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One of the great things about this Family Tree thing is being contacted by others who are descended from common ancestors.
Once I published my firstÂ website www.nicholasthorne.info I started to get hits from all over and some of them were â€˜cousinsâ€™ many times removed who were independently researching our forebears.
From my Devon ancestors I exchanged photographs of Captain Henry Thomas Thorne and got to read a typescript of a newspaper article.
From my Scottish ones I have had emails that disputed some of the lines and others that were supportive of the research. But the most fun were the ones that, with a proviso that the further back we went that some error may have crept in, seem to show that we were descended from variousÂ European royals and back toÂ Adam and Eve!
Recently I have had pedigrees and photographs of Castles in the Hay Clan all of which is thrilling for somone who lives modestly in a cottage by the sea!
To anyone who is just thinking about setting out on this journey I would echo what Mark Herber in his book â€˜Ancestral Trailsâ€™ says, donâ€™t be put off by the fact that you think your family may be modest, you just never know what you are going to find.
Mark Herberâ€™s book is available from all good bookshops: http://www.jerseybookshop.co.uk/promotions.htm
Disclosure: Compensated Affiliate.
As my search for ancestors to put into my family tree progressed, my research has been really boosted by my distant “cousins” who were also investigating the same or collateral lines of my family. These “cousins” input has propelled my research to heights and sent me much further forward in the quest to build my tree. I can’t tell you the pleasure I get to open my emails and there to find a subject line that includes a last name, from one of the various family branches that I’m researching.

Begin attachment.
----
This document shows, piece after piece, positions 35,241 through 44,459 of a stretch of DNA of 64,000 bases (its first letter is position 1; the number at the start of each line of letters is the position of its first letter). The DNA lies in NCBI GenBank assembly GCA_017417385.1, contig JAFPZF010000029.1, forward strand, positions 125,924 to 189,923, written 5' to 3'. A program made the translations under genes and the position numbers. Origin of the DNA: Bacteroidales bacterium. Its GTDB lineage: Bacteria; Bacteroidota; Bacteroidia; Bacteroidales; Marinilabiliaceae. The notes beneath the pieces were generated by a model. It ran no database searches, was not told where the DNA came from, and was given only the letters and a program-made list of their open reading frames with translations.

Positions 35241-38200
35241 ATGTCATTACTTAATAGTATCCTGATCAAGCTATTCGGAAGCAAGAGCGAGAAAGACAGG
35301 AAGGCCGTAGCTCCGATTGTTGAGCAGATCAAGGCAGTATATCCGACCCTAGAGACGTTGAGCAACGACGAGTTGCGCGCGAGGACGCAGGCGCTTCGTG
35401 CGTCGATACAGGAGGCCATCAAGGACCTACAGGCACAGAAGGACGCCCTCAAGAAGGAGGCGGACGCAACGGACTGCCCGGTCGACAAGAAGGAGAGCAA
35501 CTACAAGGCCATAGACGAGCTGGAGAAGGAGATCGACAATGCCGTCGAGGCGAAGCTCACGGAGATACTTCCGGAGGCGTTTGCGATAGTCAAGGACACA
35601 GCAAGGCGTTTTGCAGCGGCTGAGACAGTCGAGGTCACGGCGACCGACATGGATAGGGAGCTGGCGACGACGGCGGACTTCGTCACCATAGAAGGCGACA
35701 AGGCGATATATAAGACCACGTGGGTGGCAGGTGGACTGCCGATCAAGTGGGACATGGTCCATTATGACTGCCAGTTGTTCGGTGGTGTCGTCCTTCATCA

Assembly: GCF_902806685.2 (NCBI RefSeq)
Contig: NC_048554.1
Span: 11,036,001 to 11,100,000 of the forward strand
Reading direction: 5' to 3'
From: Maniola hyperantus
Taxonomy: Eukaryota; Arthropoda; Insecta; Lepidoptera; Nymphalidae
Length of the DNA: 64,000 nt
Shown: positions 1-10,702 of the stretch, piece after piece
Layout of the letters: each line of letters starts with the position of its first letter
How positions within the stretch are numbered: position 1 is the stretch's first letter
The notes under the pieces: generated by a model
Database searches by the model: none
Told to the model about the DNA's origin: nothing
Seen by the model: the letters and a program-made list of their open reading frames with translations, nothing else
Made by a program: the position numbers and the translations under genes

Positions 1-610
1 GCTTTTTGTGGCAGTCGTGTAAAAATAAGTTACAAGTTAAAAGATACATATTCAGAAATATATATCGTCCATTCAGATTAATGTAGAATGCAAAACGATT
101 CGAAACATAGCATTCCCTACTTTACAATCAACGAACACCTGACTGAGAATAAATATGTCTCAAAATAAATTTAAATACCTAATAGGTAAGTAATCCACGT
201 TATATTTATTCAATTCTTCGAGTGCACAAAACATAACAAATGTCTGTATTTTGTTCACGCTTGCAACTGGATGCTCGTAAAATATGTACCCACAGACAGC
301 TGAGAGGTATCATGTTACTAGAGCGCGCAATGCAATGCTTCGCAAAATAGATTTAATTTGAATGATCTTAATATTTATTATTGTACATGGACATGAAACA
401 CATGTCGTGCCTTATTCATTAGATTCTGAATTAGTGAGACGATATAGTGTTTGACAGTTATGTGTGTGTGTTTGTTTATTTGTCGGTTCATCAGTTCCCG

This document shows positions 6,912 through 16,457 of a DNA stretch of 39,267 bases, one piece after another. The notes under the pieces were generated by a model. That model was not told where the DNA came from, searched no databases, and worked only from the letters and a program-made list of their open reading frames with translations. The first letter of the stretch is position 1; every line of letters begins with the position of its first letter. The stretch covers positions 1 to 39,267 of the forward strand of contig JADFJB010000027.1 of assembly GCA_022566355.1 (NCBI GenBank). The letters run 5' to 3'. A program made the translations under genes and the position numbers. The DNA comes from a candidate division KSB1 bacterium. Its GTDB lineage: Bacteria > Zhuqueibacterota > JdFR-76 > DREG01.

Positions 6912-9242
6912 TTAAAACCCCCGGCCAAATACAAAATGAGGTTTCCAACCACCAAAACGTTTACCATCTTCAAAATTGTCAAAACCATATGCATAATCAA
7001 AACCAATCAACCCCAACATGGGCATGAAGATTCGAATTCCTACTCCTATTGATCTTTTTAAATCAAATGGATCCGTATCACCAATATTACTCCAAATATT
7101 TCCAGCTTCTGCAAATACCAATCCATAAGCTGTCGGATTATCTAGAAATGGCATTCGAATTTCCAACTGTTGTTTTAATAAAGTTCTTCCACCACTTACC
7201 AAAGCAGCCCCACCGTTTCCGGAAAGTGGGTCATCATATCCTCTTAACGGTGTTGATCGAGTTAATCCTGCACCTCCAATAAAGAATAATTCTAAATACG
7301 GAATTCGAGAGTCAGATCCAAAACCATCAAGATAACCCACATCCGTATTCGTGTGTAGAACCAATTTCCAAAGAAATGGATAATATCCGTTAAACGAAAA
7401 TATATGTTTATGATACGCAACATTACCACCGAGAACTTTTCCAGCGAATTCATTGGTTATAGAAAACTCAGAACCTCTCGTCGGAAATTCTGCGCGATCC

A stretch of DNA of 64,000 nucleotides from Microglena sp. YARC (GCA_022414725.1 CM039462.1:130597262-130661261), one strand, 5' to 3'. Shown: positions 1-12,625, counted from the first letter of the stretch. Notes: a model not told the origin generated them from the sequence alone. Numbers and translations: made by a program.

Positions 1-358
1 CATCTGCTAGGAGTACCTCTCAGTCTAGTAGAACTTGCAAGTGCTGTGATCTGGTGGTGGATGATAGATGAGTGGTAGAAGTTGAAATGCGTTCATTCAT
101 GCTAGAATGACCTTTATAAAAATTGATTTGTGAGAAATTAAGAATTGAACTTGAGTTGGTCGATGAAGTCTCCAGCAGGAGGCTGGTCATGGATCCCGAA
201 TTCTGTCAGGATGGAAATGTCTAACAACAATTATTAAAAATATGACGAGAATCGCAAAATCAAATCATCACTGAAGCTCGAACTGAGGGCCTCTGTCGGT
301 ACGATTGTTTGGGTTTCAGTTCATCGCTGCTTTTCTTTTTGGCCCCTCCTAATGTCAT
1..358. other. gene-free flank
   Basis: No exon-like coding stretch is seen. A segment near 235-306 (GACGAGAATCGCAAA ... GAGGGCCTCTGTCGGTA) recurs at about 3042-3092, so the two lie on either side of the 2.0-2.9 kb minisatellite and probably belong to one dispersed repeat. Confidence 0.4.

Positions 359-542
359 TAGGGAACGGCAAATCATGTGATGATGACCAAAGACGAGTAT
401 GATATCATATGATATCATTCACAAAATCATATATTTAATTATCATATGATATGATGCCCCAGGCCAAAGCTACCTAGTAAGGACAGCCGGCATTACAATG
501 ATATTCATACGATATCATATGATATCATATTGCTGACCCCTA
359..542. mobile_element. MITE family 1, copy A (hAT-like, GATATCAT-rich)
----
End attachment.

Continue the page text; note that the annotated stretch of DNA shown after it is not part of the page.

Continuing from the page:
I’ve linked up with these people by getting my family tree out there on the Internet.
You may be wondering how you could start to get your own fellow researchers to contact you? Well listen to this podcast!
Are you starting out researching your Family Tree? Here are some rules to keep you on the right track in this podcast: Five Golden Rules for Family History Research.
If perhaps, like myself, you’ve been doing your family tree research for any length of time then no doubt you’ll have discovered that a number of your own forefathers weren’t quite as you envisioned. The problem occurs in the event that the skeleton, which our forbears have managed to shut away inside the proverbial cupboard, comes tumbling out due to your time and efforts to research your family history. In my own case an ancestor proved to have had a previous wife and children that not one of my relatives knew about. It might appear that this individual conveniently did not seem to remember about his former family when he married into our line! The result of uncovering these facts were that some of my kin were very annoyed with me. They believed that my submitting to them my findings somehow besmirched the fine name of the subsequent wife and our ancestor, whose religious upbringing and moral teaching rejected the concept of any divorce.
It might appear from fresh academic research, carried out at the University of Warwick, that I am one of many. It was while reading on the Reuters internet site that I found the following: â€œA recent study revealed that people researching their family history often open a Pandora’s Box of secrets that can unsettle and offend relatives, sometimes permanently damaging relations.â€
Sociology Professor Anne-Marie Kramer revealed to the British Sociological Association’s yearly conference in Glasgow that in her study, conducted amongst 224 individuals who gave her details of their family history research, around thirty of these mentioned conflict.
In the report, published on Reuters’ website, Kramer noted that the considerable factors behind conflict had been when unwelcome information was uncovered, requesting information from relatives who would prefer not to give it, relatives supplying inaccurate information, expending more time on researching family history rather than with loved ones, and coming into contact with hostile relations.